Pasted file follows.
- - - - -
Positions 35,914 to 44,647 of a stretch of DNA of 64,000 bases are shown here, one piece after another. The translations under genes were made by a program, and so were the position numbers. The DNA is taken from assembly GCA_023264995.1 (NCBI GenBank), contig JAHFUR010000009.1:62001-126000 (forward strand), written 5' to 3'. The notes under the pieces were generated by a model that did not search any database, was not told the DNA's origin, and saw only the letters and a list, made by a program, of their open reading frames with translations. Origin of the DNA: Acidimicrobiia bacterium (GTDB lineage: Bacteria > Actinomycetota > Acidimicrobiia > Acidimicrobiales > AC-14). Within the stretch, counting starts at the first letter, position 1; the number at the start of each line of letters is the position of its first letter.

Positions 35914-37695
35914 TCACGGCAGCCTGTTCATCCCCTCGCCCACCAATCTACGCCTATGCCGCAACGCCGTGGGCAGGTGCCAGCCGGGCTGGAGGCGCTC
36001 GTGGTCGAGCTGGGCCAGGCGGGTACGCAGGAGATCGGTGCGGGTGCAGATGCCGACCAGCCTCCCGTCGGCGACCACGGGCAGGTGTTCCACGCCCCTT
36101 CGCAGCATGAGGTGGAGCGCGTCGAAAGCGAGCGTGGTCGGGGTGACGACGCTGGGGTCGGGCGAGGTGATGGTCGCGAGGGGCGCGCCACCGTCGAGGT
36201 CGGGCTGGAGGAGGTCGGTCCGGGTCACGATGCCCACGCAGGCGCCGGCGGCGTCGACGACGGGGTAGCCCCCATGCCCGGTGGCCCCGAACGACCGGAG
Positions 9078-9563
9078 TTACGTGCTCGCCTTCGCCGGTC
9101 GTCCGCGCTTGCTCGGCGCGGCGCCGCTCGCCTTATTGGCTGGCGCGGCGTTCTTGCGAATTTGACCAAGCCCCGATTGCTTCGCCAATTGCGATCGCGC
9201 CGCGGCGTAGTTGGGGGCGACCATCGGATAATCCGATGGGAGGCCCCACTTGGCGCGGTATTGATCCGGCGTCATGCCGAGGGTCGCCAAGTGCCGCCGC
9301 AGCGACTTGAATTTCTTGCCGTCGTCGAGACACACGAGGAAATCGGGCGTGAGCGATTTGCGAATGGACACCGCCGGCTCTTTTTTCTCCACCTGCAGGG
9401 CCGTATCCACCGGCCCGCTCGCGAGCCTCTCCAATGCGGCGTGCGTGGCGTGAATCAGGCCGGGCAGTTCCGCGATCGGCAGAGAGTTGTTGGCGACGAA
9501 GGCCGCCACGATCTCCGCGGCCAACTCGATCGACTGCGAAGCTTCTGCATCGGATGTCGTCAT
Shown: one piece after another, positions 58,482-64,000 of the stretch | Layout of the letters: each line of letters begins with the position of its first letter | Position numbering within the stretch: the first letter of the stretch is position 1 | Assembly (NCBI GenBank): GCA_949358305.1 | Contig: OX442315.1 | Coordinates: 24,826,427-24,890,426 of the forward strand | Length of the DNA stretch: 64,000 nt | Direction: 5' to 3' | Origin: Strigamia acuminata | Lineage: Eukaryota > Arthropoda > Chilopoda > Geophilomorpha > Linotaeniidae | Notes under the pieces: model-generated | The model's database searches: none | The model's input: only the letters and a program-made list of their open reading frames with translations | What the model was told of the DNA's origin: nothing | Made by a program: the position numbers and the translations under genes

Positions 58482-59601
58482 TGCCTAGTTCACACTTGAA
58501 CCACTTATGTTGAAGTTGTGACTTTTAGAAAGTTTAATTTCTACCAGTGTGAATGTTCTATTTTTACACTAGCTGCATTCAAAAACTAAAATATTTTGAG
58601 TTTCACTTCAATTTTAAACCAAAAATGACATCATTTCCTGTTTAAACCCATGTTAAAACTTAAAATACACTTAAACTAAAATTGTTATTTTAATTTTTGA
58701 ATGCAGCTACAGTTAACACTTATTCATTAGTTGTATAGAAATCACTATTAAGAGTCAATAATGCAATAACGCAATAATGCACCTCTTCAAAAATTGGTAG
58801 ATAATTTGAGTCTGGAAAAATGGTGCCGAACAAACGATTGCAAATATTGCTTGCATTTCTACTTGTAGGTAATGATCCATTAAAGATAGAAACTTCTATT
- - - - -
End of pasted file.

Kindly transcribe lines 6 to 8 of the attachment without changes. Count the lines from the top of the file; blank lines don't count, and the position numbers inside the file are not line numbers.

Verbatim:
36201 CGGGCTGGAGGAGGTCGGTCCGGGTCACGATGCCCACGCAGGCGCCGGCGGCGTCGACGACGGGGTAGCCCCCATGCCCGGTGGCCCCGAACGACCGGAG
Positions 9078-9563
9078 TTACGTGCTCGCCTTCGCCGGTC